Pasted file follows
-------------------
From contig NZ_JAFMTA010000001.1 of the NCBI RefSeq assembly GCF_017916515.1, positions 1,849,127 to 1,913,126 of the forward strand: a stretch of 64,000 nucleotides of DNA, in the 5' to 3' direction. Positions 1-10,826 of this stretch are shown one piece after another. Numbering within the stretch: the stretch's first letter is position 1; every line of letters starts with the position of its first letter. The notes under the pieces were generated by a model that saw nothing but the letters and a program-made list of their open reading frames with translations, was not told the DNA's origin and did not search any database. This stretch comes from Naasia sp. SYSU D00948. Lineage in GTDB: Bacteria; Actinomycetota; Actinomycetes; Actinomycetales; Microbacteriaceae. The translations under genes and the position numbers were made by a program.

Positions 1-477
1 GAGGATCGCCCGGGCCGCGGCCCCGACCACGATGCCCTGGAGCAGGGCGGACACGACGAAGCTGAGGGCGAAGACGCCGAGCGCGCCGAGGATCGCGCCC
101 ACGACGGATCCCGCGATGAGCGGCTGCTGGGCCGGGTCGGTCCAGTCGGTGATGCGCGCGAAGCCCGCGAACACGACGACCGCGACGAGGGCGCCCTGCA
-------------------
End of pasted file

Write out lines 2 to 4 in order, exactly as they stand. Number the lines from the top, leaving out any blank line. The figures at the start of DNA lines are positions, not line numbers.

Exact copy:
Positions 1-477
1 GAGGATCGCCCGGGCCGCGGCCCCGACCACGATGCCCTGGAGCAGGGCGGACACGACGAAGCTGAGGGCGAAGACGCCGAGCGCGCCGAGGATCGCGCCC
101 ACGACGGATCCCGCGATGAGCGGCTGCTGGGCCGGGTCGGTCCAGTCGGTGATGCGCGCGAAGCCCGCGAACACGACGACCGCGACGAGGGCGCCCTGCA